European space search for water launches
A satellite looking for water and monitoring climate change was successfully launched from northern Russia this morning (November 2).
It is the first ever satellite designed to both map sea surface salinity and monitor soil moisture on a global scale.
It features a unique 'interferometric radiometer' designed to carry out passive surveying of the water cycle between oceans, the atmosphere and land.
The ESA's director general, Jean-Jacques Dordain, said: "We are extremely pleased with this double 'lucky strike' that will provide Europe with new tools to better understand our planet and climate change.
"As well as new technology breakthroughs that will enhance the competitiveness of European industry on the world-wide market, thus contributing to the global economy."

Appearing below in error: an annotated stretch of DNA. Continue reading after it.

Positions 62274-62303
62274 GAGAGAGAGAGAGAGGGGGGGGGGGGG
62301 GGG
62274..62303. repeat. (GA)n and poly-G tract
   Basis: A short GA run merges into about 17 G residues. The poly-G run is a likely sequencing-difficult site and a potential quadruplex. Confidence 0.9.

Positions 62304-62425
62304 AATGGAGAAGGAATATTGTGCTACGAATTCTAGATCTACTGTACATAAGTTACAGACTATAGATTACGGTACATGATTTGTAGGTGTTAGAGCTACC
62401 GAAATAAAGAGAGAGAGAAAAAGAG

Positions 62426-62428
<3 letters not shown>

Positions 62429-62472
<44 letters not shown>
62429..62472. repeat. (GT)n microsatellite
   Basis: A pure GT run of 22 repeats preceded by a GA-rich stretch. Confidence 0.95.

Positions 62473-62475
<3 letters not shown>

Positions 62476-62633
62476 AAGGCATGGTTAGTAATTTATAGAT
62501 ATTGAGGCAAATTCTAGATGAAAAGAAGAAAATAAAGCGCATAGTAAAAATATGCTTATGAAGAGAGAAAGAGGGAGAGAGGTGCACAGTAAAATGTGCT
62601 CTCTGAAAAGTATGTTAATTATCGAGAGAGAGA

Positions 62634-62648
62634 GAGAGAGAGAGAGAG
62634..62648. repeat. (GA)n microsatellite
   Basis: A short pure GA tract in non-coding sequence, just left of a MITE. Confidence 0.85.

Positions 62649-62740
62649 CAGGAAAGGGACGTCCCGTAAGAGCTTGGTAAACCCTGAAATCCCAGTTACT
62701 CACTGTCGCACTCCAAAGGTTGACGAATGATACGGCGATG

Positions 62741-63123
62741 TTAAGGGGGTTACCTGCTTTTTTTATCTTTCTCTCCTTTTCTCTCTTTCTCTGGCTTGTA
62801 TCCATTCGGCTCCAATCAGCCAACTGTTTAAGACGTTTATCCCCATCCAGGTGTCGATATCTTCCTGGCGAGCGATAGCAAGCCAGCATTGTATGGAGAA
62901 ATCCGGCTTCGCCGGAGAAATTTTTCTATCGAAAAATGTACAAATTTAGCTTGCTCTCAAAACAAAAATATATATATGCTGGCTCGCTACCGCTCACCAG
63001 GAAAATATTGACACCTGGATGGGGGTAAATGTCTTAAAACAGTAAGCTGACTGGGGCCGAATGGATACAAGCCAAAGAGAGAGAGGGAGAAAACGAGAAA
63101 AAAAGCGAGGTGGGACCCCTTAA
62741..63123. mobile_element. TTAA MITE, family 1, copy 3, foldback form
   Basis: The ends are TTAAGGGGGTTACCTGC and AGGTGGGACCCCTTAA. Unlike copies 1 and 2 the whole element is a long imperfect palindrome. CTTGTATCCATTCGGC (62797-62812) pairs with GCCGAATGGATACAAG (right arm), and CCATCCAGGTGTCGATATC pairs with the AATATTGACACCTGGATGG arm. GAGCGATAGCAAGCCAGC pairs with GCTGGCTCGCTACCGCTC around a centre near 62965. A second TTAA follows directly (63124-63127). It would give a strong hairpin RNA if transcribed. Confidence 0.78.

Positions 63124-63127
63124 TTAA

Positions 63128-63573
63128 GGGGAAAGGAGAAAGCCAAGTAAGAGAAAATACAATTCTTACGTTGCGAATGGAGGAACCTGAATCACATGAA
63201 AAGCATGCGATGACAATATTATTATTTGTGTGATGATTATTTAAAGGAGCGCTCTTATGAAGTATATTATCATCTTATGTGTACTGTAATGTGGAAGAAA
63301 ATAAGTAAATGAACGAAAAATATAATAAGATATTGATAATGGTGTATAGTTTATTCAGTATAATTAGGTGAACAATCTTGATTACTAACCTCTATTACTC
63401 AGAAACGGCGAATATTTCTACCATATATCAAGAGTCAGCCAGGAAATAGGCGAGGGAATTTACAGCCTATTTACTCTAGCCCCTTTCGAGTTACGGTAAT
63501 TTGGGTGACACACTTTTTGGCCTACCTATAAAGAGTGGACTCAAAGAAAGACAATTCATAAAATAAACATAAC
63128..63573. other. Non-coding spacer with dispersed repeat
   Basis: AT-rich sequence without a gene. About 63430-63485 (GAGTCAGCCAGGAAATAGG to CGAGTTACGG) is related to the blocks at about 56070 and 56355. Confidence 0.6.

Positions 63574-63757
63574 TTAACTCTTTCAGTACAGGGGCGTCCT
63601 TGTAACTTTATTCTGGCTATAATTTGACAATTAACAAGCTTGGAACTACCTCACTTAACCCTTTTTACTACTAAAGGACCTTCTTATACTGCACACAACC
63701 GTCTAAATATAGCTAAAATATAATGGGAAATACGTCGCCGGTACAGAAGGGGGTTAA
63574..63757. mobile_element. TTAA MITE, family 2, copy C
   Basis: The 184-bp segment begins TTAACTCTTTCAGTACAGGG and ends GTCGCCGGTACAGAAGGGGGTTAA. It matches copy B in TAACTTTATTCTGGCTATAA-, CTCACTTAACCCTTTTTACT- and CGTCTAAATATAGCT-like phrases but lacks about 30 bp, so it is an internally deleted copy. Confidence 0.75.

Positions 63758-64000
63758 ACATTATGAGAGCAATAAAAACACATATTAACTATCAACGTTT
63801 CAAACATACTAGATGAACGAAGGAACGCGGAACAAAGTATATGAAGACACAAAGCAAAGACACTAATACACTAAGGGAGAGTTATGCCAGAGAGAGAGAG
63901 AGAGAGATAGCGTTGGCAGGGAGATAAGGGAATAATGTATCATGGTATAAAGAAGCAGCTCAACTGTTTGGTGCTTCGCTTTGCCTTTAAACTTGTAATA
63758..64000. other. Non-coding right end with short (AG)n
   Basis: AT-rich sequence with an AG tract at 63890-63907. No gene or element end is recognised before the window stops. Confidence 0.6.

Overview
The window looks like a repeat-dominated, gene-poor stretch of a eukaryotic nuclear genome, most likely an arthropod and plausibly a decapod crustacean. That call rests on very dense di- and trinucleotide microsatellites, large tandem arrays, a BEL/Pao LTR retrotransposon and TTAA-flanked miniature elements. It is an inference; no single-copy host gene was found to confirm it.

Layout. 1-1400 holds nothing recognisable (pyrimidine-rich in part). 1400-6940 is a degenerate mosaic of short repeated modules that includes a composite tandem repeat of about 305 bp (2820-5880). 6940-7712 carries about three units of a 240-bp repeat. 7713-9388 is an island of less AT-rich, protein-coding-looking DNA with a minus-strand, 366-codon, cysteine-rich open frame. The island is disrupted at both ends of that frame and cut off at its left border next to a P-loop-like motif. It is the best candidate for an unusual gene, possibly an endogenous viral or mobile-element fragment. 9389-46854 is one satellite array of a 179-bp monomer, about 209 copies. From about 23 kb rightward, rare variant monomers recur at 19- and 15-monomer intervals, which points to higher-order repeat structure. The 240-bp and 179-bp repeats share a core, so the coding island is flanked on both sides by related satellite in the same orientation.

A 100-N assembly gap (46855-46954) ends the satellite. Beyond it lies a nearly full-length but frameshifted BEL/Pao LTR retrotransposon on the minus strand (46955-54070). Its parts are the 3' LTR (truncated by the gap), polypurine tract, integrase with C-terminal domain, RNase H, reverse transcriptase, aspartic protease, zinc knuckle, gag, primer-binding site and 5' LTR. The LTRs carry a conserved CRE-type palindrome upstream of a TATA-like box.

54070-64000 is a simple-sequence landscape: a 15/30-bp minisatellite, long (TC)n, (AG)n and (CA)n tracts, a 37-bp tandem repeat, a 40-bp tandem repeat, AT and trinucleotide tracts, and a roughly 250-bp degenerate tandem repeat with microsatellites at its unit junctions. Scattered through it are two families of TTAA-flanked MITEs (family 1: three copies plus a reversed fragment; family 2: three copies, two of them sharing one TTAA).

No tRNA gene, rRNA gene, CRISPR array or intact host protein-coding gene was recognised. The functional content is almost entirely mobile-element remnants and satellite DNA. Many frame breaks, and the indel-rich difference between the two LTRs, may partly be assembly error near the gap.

SMOS is a 658-kg satellite developed by ESA in cooperation with France's CNES and Spain's Centro para el Desarrollo Tecnológico Industrial (CDTI).
It is based on the Proteus small satellite platform designed and built by Thales Alenia Space and its payload is composed of a single instrument, the Microwave Imaging Radiometer using Aperture Synthesis (MIRAS), developed by EADS CASA Espacio.
MIRAS is an interferometer that connects together 69 receivers mounted on three deployable arms to measure the temperature of the reflection of the earth's surface in the microwave frequency range.
This temperature is linked to both the actual temperature of the surface and its conductive characteristics, which are in turn linked to soil moisture for land surface and to water salinity for sea surface.
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